Consideration is a concept of English common law and is a necessity for simple contracts but not for special contracts (contracts by deed). The concept has been adopted by other common law jurisdictions, including the US.

Consideration may be thought of as the concept of value offered and accepted by people or organisations entering into contracts. Anything of value promised by one party to the other when making a contract can be treated as "consideration":

for example:

if A signs a contract to buy a car from B for $5,000, A's consideration is the $5,000, and B's consideration is the car.

(Wikipedia)

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    Doesn't your answer just state the definitions? I'm uncertain how it expounds the etymology? – Greek - Area 51 Proposal Dec 15 '18 at 0:18
  • @Greek-Area51Proposal - I think you have to accept the fact that the expression is derived from a juridical concept , whether you like it or not. – user067531 Dec 15 '18 at 6:35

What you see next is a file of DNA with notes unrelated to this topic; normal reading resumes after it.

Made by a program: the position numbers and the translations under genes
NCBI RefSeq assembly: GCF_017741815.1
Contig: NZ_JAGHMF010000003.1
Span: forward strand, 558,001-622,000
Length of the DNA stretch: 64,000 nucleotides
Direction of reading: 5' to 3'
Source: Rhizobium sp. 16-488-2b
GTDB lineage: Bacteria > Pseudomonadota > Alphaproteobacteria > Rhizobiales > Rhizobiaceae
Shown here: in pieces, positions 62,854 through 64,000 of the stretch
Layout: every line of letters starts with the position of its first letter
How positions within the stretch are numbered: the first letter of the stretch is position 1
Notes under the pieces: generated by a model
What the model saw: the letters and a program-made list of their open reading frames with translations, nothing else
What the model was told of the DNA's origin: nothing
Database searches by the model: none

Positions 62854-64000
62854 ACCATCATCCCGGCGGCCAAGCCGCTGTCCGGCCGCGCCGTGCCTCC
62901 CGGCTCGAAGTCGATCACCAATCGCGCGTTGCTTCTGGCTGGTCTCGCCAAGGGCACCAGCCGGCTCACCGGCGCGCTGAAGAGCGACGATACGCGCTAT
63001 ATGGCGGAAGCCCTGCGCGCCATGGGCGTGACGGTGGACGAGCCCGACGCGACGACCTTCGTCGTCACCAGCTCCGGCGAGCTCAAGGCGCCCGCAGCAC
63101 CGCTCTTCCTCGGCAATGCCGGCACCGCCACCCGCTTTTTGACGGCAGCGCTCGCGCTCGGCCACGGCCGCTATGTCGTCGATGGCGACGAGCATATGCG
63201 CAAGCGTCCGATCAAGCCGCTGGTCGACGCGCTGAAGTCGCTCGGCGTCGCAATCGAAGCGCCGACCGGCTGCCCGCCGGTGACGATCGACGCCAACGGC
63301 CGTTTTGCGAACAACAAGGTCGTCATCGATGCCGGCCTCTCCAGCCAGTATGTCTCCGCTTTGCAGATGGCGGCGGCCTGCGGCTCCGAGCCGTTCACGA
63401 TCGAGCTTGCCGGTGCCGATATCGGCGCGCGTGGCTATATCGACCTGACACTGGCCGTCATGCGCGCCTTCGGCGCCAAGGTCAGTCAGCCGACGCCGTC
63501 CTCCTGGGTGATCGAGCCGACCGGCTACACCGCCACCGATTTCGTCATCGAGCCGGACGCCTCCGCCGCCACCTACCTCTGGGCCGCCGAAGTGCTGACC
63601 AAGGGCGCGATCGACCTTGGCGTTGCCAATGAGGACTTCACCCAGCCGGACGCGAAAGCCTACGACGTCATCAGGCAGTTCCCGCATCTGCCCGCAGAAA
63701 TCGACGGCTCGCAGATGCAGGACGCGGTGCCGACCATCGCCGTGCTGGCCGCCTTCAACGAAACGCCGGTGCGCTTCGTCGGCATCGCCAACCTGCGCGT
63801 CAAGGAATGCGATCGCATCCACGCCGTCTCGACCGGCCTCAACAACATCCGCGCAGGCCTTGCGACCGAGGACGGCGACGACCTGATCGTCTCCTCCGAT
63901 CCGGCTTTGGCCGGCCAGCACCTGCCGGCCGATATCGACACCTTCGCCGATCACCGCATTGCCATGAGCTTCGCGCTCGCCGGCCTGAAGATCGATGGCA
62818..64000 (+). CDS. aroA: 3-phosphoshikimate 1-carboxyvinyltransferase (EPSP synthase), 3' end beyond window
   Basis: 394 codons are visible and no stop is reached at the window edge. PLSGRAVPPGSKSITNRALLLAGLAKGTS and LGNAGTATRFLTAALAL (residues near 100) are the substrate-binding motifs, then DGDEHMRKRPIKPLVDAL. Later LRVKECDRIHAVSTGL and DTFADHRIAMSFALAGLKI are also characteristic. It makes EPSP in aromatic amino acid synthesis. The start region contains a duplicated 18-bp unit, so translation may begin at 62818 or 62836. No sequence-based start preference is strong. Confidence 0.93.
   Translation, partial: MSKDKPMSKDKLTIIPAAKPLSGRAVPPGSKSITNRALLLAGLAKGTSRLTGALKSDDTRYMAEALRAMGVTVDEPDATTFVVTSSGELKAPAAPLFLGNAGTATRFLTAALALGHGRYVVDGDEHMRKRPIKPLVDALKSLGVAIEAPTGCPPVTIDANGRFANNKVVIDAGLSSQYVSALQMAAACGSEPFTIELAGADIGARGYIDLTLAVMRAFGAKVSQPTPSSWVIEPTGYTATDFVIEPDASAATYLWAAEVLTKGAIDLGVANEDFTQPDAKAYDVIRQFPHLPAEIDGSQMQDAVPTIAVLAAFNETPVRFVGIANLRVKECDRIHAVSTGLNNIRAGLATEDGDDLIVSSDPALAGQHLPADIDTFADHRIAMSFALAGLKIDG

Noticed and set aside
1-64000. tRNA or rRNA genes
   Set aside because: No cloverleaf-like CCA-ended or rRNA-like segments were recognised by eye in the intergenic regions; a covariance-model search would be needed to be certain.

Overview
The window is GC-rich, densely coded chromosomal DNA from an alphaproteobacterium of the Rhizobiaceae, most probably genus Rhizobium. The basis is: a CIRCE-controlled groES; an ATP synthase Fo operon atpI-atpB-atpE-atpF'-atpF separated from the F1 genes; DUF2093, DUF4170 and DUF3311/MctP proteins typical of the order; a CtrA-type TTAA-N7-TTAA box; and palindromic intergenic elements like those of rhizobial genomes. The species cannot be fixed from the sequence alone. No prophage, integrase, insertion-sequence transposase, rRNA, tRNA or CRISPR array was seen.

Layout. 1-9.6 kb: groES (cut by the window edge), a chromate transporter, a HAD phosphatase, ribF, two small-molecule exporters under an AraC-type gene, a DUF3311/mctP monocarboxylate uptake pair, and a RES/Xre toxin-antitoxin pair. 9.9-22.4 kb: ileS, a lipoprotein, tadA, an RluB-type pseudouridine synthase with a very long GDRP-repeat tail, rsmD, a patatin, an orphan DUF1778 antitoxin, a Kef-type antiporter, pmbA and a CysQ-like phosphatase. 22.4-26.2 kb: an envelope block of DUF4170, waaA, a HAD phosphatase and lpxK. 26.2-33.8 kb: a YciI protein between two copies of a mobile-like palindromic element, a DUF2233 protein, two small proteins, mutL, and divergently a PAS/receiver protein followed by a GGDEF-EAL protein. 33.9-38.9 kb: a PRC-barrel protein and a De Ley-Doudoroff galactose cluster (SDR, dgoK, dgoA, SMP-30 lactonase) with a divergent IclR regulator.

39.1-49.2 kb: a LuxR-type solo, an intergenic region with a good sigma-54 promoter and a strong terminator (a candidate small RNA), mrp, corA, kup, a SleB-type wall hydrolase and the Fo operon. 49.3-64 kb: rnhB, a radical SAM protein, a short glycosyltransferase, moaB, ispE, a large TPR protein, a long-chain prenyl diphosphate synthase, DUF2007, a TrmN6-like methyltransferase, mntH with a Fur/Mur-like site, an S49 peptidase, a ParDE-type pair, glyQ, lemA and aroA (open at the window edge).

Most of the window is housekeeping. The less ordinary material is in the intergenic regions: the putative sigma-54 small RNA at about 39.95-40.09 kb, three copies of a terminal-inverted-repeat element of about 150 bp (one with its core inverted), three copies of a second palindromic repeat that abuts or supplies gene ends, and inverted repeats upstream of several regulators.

• Other than law usage, the word connects to the substantive deliberate evaluation of an article, object, workmanship, or presentation (play, movies, performance). And is not necessarily about legal compensatory evaluations. "I didn't think the movie was worth the ticket price or the 2 hours in the theater." Is not a legal matter, but, this statement is inclusive in the word 'consideration'. Legal usage would be determining the movie's out of pocket cost, time in theater and other factors for compensation to the aggrieved patron. dictionary.reverso.net/english-definition/consideration – Norman Edward Dec 18 '18 at 1:39
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    @user240918 I can envision "the fact that the expression is derived from a juridical concept", but I'm asking how the juridical concept relates to the other meanings. It doesn't appear as if you make explicit the underlying semantic notion? – Greek - Area 51 Proposal Dec 18 '18 at 2:30